North Korea’s suspected uranium-enrichment program is “not so far behind” its plutonium-based nuclear program in its capacity to produce nuclear weapons-grade material, Assistant Secretary of State James Kelly testified in a March 12 Senate Foreign Relations Committee hearing.
Kelly said the uranium-enrichment program could produce fissile material in “probably…months and not years.” This assertion differs somewhat from earlier U.S. government estimates. A February 27 Congressional Research Service (CRS) report cites a December 2002 CIA statement that Pyongyang’s uranium-enrichment program “likely” could produce a nuclear weapon in 2004, apparently supporting Kelly’s claim. Previous reports have indicated that North Korea is building an enrichment plant—with the ability to produce enough fissile material for at least two nuclear weapons per year—that could be operational by mid-decade.
Kelly’s testimony came shortly after the Bush administration’s February 27 announcement that North Korea had restarted a small nuclear reactor that had been frozen by the 1994 Agreed Framework. (See ACT, March 2003.) That reactor could produce approximately one bomb’s worth of plutonium per year, according to the CRS report.
North Korea’s nuclear weapons activities were supposed to have been halted by the 1994 Agreed Framework, under which North Korea agreed to shut down its plutonium-based nuclear facilities, including the reactor, a fuel-rod fabrication plant, a reprocessing plant, and two partially completed larger reactors. In return, the United States agreed to provide two proliferation-resistant reactors and supply North Korea with 500,000 metric tonnes of heating oil each year while the reactors were under construction.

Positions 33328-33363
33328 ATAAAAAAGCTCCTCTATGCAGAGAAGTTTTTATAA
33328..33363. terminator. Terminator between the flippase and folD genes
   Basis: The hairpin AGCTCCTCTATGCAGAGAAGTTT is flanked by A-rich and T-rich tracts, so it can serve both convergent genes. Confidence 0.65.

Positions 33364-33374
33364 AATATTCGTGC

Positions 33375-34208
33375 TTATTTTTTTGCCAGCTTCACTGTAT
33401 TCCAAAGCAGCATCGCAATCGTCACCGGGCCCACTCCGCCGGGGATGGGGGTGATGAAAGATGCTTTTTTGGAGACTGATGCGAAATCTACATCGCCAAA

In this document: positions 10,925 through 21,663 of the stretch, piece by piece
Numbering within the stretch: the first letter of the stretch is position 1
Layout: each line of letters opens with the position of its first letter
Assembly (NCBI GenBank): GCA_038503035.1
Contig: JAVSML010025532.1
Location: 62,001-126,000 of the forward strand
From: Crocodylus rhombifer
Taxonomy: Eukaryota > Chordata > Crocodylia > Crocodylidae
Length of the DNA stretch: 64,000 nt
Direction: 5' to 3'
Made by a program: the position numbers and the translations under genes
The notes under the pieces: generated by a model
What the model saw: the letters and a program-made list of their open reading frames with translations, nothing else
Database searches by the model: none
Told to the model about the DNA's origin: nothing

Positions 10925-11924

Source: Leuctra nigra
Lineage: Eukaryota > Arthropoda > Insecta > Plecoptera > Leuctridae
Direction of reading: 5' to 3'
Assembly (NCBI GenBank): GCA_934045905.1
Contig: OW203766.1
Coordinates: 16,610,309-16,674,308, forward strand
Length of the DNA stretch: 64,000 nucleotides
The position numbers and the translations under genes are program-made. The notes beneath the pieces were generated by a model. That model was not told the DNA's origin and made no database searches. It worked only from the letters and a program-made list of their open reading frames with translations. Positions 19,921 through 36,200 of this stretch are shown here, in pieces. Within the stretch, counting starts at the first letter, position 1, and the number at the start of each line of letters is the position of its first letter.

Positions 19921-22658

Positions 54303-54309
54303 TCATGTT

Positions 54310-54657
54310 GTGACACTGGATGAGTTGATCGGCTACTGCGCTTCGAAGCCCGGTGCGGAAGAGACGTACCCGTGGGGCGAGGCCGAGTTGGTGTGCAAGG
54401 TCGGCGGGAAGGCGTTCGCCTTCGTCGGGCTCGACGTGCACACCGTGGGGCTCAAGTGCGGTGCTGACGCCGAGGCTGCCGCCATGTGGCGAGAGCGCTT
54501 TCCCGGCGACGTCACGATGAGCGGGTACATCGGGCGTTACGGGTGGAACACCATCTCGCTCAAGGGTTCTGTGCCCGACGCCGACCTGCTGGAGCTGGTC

Last October, however, Kelly said North Korea admitted to a U.S. delegation that it was pursuing an illicit uranium-enrichment program in violation of its commitments under the Agreed Framework and other international nuclear nonproliferation commitments. (See ACT, November 2002.)
North Korea’s admission of an enrichment program prompted the Korean Peninsula Energy Development Organization—the U.S.-led international consortium responsible for implementing the Agreed Framework—to announce in November that it would suspend fuel oil deliveries to North Korea.
In response, North Korea announced in December that it would restart the plutonium-based reactor to produce electricity. During the following weeks, North Korea removed seals and monitoring equipment from its nuclear facilities and ordered IAEA inspectors, who had been charged with monitoring the freeze, out of the country. On January 10, Pyongyang announced that it was withdrawing from the nuclear Nonproliferation Treaty (NPT). The withdrawal clause of the NPT, however, requires states to give 90 days’ notice before officially withdrawing.
North Korea’s withdrawal from the NPT has prompted fears that Pyongyang would begin to reprocess spent fuel rods stored at the reactor site, although North Korea has said it has no plans to produce nuclear weapons. In a March 18 interview with International Wire Services, Secretary of State Colin Powell stated that there was no indication that Pyongyang has begun reprocessing the fuel rods.